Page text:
NC Reports 11,581 New COVID-19 Cases, Capping A Week Of Skyrocketing Coronavirus Numbers
North Carolina reported a record 11,581 new coronavirus cases Saturday, the second time in the past seven days a new high has been set in that category in a week where COVID-19 statistics in the state have skyrocketed.
After reporting back-to-back days of 9,000 new COVID-19 cases at the start of 2021, the last seven days have included three days with at least 10,000 new cases.
An average of 7,988 new coronavirus cases have been reported per day in North Carolina over the last week, and 515 new deaths attributed to the virus have been added to the state’s total.
The positivity rate averaged 15% in the last week, reaching a high of 17.8% on Wednesday – the largest number reported in that category since the pandemic began.
And 295 new hospitalizations for the coronavirus have been added to that number in the last week, as hospitalizations surged to as high as 3,960 on Thursday and Friday.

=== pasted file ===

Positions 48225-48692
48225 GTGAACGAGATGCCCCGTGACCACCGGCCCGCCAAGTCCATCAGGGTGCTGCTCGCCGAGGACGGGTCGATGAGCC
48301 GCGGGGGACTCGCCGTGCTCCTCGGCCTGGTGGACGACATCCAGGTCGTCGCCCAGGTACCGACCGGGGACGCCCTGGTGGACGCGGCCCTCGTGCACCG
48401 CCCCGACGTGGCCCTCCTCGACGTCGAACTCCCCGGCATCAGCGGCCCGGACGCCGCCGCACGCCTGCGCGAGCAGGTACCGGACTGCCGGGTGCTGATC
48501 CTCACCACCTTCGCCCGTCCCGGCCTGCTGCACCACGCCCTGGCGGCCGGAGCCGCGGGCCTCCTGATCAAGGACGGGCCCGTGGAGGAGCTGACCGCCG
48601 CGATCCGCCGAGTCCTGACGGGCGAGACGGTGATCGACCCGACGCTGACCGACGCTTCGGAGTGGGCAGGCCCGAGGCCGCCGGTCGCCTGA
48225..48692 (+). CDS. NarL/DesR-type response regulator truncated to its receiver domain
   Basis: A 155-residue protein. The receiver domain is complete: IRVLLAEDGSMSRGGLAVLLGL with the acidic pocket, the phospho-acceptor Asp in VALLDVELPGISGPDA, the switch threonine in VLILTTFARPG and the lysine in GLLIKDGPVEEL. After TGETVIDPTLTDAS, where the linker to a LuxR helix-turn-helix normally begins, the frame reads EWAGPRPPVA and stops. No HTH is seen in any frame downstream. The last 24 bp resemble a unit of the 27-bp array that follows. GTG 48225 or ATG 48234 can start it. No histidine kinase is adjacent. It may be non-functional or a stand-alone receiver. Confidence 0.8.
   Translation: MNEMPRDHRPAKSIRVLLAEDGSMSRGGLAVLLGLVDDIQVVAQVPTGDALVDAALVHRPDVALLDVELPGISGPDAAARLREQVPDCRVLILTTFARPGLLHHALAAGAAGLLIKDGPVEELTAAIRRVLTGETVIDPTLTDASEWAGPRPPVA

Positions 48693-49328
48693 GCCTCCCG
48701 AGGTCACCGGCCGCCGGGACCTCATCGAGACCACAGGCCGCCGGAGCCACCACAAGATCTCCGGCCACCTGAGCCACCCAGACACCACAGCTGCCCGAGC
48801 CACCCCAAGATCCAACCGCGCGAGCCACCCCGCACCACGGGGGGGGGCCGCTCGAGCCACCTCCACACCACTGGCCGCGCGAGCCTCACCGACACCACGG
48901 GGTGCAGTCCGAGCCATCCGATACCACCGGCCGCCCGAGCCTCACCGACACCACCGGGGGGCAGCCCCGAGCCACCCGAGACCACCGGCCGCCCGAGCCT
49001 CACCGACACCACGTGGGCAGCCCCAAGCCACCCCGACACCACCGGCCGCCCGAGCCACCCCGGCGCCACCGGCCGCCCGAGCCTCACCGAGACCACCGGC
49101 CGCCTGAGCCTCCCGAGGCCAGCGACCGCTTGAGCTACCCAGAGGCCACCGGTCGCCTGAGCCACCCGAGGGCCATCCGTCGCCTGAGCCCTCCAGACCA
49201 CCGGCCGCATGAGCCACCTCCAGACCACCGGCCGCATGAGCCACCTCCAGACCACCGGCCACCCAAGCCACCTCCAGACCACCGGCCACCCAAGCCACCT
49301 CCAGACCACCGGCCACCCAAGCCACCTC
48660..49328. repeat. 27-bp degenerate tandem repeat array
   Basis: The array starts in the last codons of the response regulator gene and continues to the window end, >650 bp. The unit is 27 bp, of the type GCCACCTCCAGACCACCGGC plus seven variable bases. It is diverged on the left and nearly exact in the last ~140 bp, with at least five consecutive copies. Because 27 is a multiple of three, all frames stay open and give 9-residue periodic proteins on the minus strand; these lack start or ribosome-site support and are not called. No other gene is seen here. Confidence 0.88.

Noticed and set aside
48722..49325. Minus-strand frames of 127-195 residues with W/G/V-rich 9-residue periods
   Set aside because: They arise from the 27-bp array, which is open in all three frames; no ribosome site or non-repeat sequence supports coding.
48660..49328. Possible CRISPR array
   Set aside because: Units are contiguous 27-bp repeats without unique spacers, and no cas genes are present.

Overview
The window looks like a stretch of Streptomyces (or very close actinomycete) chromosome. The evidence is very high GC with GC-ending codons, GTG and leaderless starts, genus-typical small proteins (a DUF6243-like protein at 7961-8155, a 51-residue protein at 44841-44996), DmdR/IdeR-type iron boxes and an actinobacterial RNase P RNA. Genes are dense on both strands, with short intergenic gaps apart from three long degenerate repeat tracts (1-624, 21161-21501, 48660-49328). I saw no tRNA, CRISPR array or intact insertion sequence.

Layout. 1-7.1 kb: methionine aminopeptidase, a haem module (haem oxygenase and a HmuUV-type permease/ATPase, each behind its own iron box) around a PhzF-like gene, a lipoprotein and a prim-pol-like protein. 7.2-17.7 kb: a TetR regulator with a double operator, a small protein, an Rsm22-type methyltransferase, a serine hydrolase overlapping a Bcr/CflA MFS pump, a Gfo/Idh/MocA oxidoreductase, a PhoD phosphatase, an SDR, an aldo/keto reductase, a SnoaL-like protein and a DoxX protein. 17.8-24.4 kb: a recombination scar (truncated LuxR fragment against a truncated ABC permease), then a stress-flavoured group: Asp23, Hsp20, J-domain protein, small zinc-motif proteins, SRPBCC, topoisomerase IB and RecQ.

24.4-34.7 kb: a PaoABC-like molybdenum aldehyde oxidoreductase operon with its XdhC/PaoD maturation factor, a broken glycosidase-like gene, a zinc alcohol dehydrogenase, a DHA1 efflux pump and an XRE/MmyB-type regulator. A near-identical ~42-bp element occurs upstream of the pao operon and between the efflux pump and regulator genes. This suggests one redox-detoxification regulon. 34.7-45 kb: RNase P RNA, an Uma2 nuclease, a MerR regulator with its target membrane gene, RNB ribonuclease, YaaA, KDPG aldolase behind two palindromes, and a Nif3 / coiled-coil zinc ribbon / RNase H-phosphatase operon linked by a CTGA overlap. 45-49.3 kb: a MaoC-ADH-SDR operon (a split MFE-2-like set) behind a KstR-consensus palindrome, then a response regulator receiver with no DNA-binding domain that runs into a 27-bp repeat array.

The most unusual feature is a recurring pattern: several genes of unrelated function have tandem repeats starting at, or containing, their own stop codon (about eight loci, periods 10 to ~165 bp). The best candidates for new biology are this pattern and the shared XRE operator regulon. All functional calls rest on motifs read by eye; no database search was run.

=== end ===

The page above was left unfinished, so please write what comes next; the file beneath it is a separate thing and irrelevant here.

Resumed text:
On Wednesday, Gov. Roy Cooper extended Phase 3 coronavirus restrictions – including a 10 p.m. curfew – for at least three more weeks, and Health Secretary Mandy Cohen issued a secretarial directive strongly encouraging state residents to follow social distancing recommendations.
“They need to be staying home unless they are conducting essential business -- unless you’re going to work or school, getting groceries,” she said at a news conference Friday. “You should not be going to someone else’s home indoors. You should not be having people over to your home indoors.”
Cohen added that she does not yet think we are experiencing the anticipated infection surge from holiday gatherings.
More than 10,000 new cases two days in a row. Record-high hospitalization numbers this week. COVID-19 is spreading at a dangerous pace. Treat it like the serious threat that it is. Keep your mask on and think carefully about how to reduce your risk.— Governor Roy Cooper (@NC_Governor) January 8, 2021
Both Cohen and Cooper said they are confident the state’s hospitals can weather the influx of patients, even as a field hospital was constructed this week in Lenoir for Western Carolina patients, and as The Charlotte Observer reported that 90% of ICU beds in Mecklenburg County were occupied at the end of December.
The North Carolina Nurses Association this week sent a letter to Cooper urging the governor to take additional measures to “prevent the state’s health care system from being swamped.”